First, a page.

The rotor can be provided with vanes in an outward radial direction, but the vanes are preferably arranged in radial slots and not positively controlled. Preferably used material for the vanes and/or for the rotatable sleeve is plastic, in particular phenol resin/very fine cotton fabric.
The bores in the rotatable sleeve are optionally regularly distributed but may also be differently distributed according to requirements and depending on the construction length of the rotatable sleeve, or may be differently formed.
Thus, with regard to the noise-optimized behaviour of the rotatable sleeve, the bores are preferably statistically or randomly distributed, i.e. as far as possible no regular distances are present between the bores in the circumferential direction of the rotatable sleeve. This prevents the generation of dominant tones at the high speeds in the air medium. Thus, the passages in the rotatable sleeve may be one of: uniformly distributed over a circumference of the rotor; and non-uniformly distributed over the circumference of the rotor.
According to a particular embodiment, the bores may also be distributed in such a way that the bores deliberately generate complementary tones so that “white noise” (i.e. noise inaudible to the observer) results.
A noise-improving effect according to the type described above can also be achieved if the vanes are not distributed exactly symmetrically along the circumference of the rotor.
Regarding the formation of the bores (possibly slot-like), furthermore reference is made to U.S. Pat. No. 4,648,819 which has been mentioned and relates to a pump, since the grooves and groove shapes described there could, according to the invention, also be continuously formed in order to arrive at the effect according to the invention.
Furthermore, it is expedient if the longitudinal slots for the vanes are arranged offset approximately parallel to the radial planes. This results in the area supplied with the compressed air being larger than in the case of radially arranged vanes.
Four vanes are preferably provided, but the invention is not limited thereto and, depending on the diameter and on the choice of material, more or less vanes may also be provided.
The Patent Claims are to be interpreted in a correspondingly broad manner.
The invention is explained in more detail by way of example with reference to the drawings. The working example described corresponds to a preferred embodiment.
The list of reference numerals and
The compressed air motor shown in
The rotatable sleeve 9 is provided with passages 10, 11. These passages 10, 11 serve for the passage of the compressed air from the chambers 14 formed between the vanes 8, the outside of the rotor 2 and the inside of the rotatable sleeve 9. As a result of the passage of a part of the compressed air, an air cushion is likewise built up on the outside of the rotatable sleeve 9. This prevents the rotatable sleeve 9 from pressing against the bore of the housing 1 on one side as a result of the internal pressure and consequently prevents major wear between the rotatable sleeve 9 and the housing 1. The passages 10, 11 can, for example, be in the form of bores or of slots, one or more of which slots may be substantially helical. The passages 10, 11 are preferably arranged offset axially and/or radially relative to one another. In fact, this offsetting of the passages can have a positive influence on the sound waves generated at high speeds (up to about 80,000 rpm) customary in such devices.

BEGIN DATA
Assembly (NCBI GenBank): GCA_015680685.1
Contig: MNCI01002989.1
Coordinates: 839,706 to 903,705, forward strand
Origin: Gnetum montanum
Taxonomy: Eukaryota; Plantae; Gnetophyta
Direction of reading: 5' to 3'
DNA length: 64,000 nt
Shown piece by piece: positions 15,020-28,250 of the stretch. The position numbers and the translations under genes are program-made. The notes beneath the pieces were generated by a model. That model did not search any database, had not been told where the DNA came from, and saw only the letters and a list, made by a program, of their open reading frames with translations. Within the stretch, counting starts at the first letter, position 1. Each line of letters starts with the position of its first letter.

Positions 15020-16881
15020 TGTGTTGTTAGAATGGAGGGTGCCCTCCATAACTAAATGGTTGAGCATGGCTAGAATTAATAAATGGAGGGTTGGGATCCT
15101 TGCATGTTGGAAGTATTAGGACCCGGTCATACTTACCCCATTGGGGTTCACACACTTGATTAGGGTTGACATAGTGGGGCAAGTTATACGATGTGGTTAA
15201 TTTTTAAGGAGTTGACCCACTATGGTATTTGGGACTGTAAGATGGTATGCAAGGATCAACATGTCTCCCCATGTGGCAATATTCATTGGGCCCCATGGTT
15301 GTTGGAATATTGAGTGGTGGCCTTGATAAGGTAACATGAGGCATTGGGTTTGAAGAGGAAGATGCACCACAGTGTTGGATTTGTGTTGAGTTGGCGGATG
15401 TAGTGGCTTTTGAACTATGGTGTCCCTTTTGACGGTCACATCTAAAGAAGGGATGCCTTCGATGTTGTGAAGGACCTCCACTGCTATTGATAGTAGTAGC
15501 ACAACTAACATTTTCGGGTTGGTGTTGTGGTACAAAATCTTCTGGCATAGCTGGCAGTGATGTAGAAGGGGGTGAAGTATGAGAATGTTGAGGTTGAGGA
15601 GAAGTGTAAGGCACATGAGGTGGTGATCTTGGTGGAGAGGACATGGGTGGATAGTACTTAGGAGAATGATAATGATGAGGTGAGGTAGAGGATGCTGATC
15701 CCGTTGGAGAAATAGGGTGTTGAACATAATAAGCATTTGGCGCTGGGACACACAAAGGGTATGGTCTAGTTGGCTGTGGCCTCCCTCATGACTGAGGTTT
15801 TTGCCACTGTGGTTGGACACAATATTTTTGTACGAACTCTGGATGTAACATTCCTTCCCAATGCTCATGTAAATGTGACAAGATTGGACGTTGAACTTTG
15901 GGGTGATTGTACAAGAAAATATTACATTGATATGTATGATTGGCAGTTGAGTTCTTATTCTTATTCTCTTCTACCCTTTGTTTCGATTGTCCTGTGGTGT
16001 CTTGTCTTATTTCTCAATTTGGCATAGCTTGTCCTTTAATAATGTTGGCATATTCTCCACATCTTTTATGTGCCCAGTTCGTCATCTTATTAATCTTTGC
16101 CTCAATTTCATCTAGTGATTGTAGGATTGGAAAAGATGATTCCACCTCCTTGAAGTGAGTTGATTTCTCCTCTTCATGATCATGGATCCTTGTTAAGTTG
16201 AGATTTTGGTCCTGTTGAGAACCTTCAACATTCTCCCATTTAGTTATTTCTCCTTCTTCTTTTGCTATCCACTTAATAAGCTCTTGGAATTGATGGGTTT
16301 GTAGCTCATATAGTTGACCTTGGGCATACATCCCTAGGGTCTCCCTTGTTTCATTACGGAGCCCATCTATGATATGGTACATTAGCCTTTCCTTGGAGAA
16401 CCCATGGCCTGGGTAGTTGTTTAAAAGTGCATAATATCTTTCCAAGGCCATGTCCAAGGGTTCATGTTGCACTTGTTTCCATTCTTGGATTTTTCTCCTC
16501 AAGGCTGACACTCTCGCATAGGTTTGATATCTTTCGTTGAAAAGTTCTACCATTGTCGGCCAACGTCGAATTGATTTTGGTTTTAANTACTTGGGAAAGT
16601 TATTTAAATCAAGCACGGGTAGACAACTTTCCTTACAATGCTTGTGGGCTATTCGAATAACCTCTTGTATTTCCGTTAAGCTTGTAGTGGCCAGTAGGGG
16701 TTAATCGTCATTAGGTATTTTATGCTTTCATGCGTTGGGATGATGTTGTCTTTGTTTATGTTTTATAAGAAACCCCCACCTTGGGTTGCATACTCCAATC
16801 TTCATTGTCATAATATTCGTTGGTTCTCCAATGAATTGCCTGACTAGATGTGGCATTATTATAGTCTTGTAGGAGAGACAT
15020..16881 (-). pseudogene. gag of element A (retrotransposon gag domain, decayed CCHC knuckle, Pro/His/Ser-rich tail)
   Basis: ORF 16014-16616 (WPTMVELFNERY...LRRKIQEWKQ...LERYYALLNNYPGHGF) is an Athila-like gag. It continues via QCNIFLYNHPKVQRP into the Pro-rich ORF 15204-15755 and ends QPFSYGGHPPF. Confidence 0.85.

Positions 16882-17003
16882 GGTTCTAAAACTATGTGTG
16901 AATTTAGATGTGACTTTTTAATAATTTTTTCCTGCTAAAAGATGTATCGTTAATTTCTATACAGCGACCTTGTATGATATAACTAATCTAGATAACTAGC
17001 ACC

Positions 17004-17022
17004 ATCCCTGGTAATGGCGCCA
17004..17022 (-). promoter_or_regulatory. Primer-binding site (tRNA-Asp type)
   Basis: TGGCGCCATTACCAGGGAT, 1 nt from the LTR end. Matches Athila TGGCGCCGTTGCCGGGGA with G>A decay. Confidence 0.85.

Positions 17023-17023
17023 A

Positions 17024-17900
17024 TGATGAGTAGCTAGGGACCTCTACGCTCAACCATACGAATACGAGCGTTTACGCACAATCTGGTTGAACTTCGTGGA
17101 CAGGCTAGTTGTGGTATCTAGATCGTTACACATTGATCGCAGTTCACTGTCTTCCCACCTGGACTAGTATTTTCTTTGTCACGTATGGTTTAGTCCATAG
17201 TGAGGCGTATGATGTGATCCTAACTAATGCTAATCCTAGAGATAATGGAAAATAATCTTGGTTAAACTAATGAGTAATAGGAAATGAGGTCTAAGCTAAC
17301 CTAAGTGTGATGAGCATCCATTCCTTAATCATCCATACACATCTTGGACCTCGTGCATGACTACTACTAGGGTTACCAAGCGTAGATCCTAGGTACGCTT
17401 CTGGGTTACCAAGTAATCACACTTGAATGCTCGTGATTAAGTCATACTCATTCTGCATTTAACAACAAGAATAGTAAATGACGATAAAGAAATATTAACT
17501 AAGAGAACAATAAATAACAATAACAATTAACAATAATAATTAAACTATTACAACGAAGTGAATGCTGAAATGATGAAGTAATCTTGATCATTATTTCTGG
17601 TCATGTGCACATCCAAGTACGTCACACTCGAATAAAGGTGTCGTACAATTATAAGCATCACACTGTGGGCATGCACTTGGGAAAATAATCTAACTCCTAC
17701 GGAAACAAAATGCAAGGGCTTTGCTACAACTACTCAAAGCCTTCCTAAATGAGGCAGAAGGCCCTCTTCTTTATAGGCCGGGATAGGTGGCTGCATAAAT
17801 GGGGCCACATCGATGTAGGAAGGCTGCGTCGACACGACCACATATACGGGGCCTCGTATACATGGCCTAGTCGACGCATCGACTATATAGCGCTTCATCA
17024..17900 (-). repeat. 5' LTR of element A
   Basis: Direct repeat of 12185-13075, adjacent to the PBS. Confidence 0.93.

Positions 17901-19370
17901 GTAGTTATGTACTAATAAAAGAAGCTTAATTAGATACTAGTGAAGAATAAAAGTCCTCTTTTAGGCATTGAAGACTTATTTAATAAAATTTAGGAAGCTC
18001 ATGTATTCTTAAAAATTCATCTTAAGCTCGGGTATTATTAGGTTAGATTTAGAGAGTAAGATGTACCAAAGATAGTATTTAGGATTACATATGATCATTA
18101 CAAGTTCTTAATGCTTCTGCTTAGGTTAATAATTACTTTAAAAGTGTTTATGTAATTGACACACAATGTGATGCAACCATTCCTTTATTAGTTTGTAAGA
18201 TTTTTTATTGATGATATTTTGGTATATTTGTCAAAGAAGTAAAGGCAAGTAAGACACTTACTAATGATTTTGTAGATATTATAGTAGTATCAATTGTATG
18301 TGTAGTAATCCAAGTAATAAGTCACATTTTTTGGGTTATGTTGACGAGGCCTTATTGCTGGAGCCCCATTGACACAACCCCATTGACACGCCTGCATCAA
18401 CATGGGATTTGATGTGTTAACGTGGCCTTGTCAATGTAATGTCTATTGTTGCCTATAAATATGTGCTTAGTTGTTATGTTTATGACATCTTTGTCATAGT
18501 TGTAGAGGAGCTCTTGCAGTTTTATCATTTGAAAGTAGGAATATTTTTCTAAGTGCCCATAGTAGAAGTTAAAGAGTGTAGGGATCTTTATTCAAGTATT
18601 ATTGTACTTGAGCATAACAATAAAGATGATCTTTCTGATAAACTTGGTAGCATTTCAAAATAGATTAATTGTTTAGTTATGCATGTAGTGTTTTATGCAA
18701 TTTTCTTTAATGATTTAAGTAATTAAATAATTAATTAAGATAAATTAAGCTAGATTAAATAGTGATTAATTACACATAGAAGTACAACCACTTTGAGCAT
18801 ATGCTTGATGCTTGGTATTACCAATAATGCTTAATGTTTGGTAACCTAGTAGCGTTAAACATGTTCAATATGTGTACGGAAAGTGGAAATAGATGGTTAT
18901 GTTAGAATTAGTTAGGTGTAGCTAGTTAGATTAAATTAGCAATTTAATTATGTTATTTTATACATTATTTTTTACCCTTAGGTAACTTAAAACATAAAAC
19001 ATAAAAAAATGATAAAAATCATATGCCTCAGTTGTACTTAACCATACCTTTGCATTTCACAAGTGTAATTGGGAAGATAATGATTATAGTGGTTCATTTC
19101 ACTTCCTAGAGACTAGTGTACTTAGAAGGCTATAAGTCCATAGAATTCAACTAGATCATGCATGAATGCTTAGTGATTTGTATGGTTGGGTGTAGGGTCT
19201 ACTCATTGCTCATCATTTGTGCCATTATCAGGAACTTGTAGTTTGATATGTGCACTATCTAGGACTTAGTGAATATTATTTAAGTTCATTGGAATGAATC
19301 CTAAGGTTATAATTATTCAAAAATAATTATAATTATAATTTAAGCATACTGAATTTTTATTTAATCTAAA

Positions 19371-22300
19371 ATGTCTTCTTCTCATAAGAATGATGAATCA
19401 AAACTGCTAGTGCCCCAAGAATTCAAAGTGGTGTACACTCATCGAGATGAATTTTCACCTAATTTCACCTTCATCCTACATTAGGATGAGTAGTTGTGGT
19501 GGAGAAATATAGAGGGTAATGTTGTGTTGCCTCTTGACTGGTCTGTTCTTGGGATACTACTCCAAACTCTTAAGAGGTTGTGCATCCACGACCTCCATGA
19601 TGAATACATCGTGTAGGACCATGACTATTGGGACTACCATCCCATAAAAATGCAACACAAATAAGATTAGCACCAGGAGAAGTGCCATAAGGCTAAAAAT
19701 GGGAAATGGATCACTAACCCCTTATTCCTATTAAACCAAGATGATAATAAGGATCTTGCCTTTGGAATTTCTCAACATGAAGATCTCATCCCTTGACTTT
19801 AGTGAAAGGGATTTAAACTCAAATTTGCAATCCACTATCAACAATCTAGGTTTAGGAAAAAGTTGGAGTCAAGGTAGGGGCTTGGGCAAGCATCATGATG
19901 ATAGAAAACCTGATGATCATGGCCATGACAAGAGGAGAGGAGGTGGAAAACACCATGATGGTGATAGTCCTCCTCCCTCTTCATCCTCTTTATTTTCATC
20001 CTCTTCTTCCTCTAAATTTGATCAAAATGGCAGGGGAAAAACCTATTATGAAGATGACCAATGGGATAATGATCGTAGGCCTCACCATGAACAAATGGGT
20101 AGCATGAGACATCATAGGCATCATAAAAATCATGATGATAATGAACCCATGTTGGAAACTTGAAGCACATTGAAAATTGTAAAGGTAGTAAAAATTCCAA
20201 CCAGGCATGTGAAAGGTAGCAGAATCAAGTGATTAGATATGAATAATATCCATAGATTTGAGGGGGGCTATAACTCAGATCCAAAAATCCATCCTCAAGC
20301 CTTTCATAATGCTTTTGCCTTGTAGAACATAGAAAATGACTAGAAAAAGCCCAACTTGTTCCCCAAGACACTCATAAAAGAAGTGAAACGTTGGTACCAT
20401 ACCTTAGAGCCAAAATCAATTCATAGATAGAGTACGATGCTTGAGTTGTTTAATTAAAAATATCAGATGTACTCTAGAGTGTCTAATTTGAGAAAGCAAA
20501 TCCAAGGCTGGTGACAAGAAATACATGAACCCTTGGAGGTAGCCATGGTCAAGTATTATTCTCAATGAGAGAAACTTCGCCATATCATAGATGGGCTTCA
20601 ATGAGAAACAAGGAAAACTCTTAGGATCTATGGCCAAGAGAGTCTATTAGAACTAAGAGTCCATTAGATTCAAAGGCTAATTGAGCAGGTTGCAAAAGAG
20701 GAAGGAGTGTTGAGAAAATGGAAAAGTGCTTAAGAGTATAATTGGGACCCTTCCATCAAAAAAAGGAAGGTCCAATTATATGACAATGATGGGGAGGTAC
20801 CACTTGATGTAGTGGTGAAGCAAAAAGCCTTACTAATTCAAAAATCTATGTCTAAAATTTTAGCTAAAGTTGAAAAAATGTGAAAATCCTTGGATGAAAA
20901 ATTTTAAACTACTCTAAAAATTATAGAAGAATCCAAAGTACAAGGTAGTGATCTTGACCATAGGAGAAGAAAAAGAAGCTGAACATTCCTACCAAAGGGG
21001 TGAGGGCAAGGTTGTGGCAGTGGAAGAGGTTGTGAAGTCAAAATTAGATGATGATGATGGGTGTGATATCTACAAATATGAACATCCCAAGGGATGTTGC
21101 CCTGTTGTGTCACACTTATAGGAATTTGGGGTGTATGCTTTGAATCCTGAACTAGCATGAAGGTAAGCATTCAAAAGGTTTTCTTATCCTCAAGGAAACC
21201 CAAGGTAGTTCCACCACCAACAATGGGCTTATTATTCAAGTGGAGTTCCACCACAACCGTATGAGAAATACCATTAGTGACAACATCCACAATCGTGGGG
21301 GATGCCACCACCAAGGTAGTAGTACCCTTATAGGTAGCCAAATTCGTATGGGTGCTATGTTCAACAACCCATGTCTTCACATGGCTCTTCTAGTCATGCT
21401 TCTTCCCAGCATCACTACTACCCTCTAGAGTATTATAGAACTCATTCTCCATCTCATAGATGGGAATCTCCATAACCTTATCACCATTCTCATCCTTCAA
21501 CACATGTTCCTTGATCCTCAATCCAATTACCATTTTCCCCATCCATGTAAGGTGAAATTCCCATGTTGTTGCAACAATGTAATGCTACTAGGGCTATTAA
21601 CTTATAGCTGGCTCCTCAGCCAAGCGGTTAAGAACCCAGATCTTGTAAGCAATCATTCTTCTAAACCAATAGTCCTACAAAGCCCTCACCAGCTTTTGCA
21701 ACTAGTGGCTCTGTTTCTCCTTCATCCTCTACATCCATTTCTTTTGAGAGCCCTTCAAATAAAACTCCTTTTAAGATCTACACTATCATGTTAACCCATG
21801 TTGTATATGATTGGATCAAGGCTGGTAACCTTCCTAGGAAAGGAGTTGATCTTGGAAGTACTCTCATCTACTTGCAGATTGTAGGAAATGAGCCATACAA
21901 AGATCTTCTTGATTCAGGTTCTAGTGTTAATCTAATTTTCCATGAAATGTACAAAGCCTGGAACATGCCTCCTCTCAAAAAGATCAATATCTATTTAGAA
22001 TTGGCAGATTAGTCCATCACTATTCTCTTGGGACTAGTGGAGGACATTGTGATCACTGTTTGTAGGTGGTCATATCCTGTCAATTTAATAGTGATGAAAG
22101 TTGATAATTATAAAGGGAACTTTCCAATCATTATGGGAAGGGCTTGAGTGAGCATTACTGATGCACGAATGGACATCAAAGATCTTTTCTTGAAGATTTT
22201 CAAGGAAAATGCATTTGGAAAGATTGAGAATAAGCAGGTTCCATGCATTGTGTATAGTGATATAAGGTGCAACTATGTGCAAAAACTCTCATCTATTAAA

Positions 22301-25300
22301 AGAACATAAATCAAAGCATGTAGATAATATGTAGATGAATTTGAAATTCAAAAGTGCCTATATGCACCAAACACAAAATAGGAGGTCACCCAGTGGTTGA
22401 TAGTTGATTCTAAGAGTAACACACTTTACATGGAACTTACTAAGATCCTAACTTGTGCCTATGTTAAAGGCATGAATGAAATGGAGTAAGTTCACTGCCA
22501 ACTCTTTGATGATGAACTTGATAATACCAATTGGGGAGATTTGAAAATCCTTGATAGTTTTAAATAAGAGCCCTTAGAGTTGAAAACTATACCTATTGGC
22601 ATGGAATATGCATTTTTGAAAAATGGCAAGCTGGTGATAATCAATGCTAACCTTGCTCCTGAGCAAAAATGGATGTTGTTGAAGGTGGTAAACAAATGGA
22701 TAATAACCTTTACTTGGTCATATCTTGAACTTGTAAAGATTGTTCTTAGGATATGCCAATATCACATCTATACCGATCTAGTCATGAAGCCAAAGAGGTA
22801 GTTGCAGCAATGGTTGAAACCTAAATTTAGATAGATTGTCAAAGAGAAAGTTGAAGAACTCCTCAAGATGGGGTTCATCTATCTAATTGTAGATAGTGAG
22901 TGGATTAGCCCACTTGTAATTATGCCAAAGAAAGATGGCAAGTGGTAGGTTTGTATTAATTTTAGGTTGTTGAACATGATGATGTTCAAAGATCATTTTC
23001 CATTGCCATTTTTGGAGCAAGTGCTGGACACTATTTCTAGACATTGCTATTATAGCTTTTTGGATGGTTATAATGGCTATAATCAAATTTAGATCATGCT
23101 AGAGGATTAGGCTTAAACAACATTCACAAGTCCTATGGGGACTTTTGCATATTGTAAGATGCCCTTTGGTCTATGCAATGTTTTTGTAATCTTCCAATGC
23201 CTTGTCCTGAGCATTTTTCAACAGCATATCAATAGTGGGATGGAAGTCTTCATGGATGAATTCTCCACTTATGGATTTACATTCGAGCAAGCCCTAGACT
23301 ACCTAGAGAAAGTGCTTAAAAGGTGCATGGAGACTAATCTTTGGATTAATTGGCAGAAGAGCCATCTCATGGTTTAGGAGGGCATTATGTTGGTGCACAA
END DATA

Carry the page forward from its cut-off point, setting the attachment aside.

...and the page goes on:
The vanes 8 and/or the rotatable sleeve 9 can preferably be produced from a plastic, in particular phenol resin/very fine cotton fabric. This results on the one hand in a low weight and, associated therewith, a small centrifugal mass, so that such compressed air motors can be operated in a very dynamic manner, i.e. with considerable speed change. The cross-section shown in
The housing 21 has a guide bore 25. The rotor 22 is provided with longitudinal slots 27 which however, in contrast to the embodiment shown in
|Cited Patent||Filing date||Publication date||Applicant||Title|
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|US3417664 *||Aug 29, 1966||Dec 24, 1968||Black & Decker Mfg Co||Vane construction for pneumatic motor|
|US4004865 *||Apr 29, 1974||Jan 25, 1977||Nikkiso Eiko Co., Ltd.||Pump with yieldable radial partitions and rotatable side plates|
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|EP0339332A2||Apr 7, 1989||Nov 2, 1989||Hans Dr. Wälchli||Vane pump for the transport of food products|
|EP0394651B1 *||Mar 12, 1990||Aug 11, 1993||SCHMID & WEZEL||Compressed air vane motor|
|GB1336128A||Title not available|
|JPS59188081A||Title not available|
|JPS61268892A||Title not available|
|Citing Patent||Filing date||Publication date||Applicant||Title|
|USRE44841 *||Apr 18, 2012||Apr 15, 2014||Quantex Patents Limited||Pump with conveying chamber formed in outer rotor surface|
|U.S. Classification||418/259, 418/152, 418/173, 418/269|
|International Classification||F03C2/00, F01C1/348, F04C18/00, F01C1/344, F04C18/348|
|Cooperative Classification||F05C2253/04, F04C2250/10, F05C2223/00, F04C18/348, F01C1/348|
|European Classification||F01C1/348, F04C18/348|
|Feb 9, 2005||AS||Assignment|
Owner name: KMB FEINMECHANIK AG, SWITZERLAND
Free format text: ASSIGNMENT OF ASSIGNORS INTEREST;ASSIGNORS:MULLER, THOMAS;MULLER, DANIEL;MULLER, KURT;REEL/FRAME:016241/0399;SIGNING DATES FROM 20040927 TO 20041004
|Apr 29, 2010||FPAY||Fee payment|
Year of fee payment: 4
|Jun 27, 2014||REMI||Maintenance fee reminder mailed|
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|Sep 22, 2014||FPAY||Fee payment|
Year of fee payment: 8